How to Check Your Dog's Body Temperature and Interpret the Reading

What's a Normal Temperature for Dogs?

normal temperature in dogs and how to take your dog's temapature
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Do you know your dog's normal body temperature? Have you ever wondered why your dog feels so warm and cozy on cold nights? You may be surprised to learn that a dog's normal internal body temperature of a dog is higher than yours. As a dog owner, it's important to know how to check your dog's temperature and to understand what is normal and what is abnormal. Yes, that's right: you can check your dog's temperature at home.

What is a Dog's Normal Body Temperature?

The normal body temperature for a dog falls within the range of 100°F to 102.5°F (about 38°C to 39.2°C). If your dog's temperature is outside of this range, you should contact your veterinarian.

Body temperature over 104°F or under 99°F indicates an emergency situation. Extremely high or low body temperatures can lead to death if not treated immediately. NEVER give your dog over-the-counter medications like acetaminophen or ibuprofen as these are highly toxic. 

How to Take Your Dog's Temperature

Checking body temperature is an important step in canine first aid. Here's how you can take your dog's temperature at home:

First of all, DO NOT attempt to take your dog's temperature orally. You may get bitten! But, even if your dog were to allow it, you will not get an accurate reading from the mouth of a dog.

The most accurate way to measure a dog's body temperature is rectally. As unpleasant as it sounds, taking a rectal temperature is possible and many dogs can learn to tolerate it well.

Gather your supplies. You will need a digital thermometer and some lubricant (water-based lubricating jelly works best, but petroleum jelly or baby oil can also be used). Look for a fast digital thermometer to make things easier (ideally, three to ten seconds to a reading).

Most dogs dislike having their rear ends manipulated for obvious reasons, so this will be easier to do if you get another adult to help hold your dog. Have that person gently place one arm around your dog's neck and the other arm under your dog's belly, gently hugging the dog against his or her body. Then, lift your dog's tail and gently (but quickly) insert the well-lubricated thermometer about one inch into your dog's anus. Press the start button and wait for the beep signaling completion.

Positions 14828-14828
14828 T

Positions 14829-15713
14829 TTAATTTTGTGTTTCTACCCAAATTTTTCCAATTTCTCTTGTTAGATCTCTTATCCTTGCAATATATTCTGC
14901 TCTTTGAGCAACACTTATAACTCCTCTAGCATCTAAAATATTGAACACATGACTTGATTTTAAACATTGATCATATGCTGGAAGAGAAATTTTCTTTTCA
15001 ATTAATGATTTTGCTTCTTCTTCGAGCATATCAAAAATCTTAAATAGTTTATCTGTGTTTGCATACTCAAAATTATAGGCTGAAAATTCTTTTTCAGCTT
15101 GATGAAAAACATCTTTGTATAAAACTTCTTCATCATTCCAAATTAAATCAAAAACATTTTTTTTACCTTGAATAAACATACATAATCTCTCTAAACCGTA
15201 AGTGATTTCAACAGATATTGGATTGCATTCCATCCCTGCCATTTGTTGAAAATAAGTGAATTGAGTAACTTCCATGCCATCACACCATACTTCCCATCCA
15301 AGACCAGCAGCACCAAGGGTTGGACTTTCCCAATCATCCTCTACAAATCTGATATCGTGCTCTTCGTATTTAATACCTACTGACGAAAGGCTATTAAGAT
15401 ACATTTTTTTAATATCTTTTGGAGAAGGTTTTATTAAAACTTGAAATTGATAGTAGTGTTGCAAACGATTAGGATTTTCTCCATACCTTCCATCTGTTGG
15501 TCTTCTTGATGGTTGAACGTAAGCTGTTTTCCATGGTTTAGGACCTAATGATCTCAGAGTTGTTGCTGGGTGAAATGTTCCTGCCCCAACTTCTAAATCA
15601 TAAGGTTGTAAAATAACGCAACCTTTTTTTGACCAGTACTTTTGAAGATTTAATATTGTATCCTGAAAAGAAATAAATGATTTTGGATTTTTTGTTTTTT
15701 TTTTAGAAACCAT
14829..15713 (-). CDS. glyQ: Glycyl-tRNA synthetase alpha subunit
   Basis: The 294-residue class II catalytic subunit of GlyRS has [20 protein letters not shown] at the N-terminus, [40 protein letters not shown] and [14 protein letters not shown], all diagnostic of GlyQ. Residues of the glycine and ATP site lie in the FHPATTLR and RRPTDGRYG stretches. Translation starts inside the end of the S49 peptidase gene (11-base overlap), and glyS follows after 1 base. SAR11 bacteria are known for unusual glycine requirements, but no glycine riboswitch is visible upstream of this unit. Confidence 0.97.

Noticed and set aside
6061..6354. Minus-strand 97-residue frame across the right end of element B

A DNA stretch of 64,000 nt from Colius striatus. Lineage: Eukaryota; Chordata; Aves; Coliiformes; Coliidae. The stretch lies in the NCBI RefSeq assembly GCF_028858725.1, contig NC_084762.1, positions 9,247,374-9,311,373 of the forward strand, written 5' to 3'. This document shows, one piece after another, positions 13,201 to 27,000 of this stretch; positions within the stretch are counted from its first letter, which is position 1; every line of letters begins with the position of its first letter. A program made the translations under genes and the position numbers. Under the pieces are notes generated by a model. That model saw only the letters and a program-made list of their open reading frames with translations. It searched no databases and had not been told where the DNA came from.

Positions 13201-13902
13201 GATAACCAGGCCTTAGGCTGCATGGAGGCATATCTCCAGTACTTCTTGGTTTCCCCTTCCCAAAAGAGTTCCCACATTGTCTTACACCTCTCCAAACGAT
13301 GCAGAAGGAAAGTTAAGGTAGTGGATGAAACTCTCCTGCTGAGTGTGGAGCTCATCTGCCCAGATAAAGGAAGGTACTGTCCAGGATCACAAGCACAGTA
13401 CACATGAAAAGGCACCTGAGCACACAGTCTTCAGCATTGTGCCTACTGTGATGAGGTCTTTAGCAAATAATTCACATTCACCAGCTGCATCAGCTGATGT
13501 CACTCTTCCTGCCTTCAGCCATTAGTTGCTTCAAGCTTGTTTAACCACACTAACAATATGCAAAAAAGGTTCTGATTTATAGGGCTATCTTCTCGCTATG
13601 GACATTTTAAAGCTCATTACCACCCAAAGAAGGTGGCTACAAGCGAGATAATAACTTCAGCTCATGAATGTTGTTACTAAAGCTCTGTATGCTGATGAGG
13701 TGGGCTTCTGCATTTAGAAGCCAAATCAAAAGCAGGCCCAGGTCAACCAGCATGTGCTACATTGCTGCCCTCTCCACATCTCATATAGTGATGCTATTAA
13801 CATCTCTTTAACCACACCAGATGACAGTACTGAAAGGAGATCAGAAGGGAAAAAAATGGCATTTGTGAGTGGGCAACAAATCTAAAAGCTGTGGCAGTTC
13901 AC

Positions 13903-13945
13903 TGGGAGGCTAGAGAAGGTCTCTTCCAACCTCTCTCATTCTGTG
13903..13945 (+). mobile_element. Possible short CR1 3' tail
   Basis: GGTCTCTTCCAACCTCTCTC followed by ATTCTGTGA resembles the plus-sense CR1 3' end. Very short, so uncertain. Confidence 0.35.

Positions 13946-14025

illustration of how to take a dog's temperature
Illustration: © The Spruce, 2018

Having Trouble With the Rectal Temperature?

In a pinch, your dog's approximate temperature can be measured in the axillary region (underarm). Simply place the tip of the thermometer into the armpit area and hold your dog's arm down until the thermometer beeps (this usually takes longer than it does for the rectal). Then, add one degree to the thermometer's reading to get a general idea of your dog's body temperature. Be aware that this measurement is not precise. If you are in doubt, go to your vet for an accurate temperature check.

Tips for Checking Your Dog's Temperature

  • To make things go as quickly as possible, a fast reading digital thermometer is recommended. Buy on Amazon 
  • Get a thermometer you can dedicate as "pets-only" and label it well so humans don't accidentally use it!
  • A thermometer is an important item to have in your dog's first aid kit.
  • Many store-bought digital thermometers have a fever alert. Remember that dogs have a higher body temperature than humans, so you can ignore the fever alert as long as the reading is not over 103°F.
  • It's best to avoid using glass thermometers. These can break and harm your dog (especially if you have a wiggly dog). Plus, it takes about two minutes to get a reading. Most dogs are just not patient enough for this (we humans aren't usually patient enough for it either).
  • You may or may not prefer a flexible tipped thermometer. It can be difficult to get the flexible ones through tight sphincters, but it may be more comfortable once it is in.
  • Some ear thermometers made especially for dog's ears can give you an approximate reading but are not considered very accurate.
  • You cannot gauge a dog's body temperature by touch. In addition, a warm or dry nose does not necessarily indicate a fever or any other health problem; that is a myth.
  • If your dog has an abnormal temperature, try to remain calm. If you get extremely stressed out, your dog may pick up on this and get stressed out too. Stress in your dog can make the underlying condition even worse. Take a few deep breaths and be safe on your way to the vet.